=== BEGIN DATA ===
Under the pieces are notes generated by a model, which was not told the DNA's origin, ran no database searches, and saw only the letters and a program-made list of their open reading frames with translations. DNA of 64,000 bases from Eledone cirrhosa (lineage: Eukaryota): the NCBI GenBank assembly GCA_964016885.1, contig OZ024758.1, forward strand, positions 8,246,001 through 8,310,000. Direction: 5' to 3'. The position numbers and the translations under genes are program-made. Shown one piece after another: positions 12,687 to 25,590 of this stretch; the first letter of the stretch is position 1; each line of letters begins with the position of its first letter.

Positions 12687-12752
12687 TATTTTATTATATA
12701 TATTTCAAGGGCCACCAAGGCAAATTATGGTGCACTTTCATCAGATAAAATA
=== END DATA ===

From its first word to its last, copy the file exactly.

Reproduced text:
Under the pieces are notes generated by a model, which was not told the DNA's origin, ran no database searches, and saw only the letters and a program-made list of their open reading frames with translations. DNA of 64,000 bases from Eledone cirrhosa (lineage: Eukaryota): the NCBI GenBank assembly GCA_964016885.1, contig OZ024758.1, forward strand, positions 8,246,001 through 8,310,000. Direction: 5' to 3'. The position numbers and the translations under genes are program-made. Shown one piece after another: positions 12,687 to 25,590 of this stretch; the first letter of the stretch is position 1; each line of letters begins with the position of its first letter.

Positions 12687-12752
12687 TATTTTATTATATA
12701 TATTTCAAGGGCCACCAAGGCAAATTATGGTGCACTTTCATCAGATAAAATA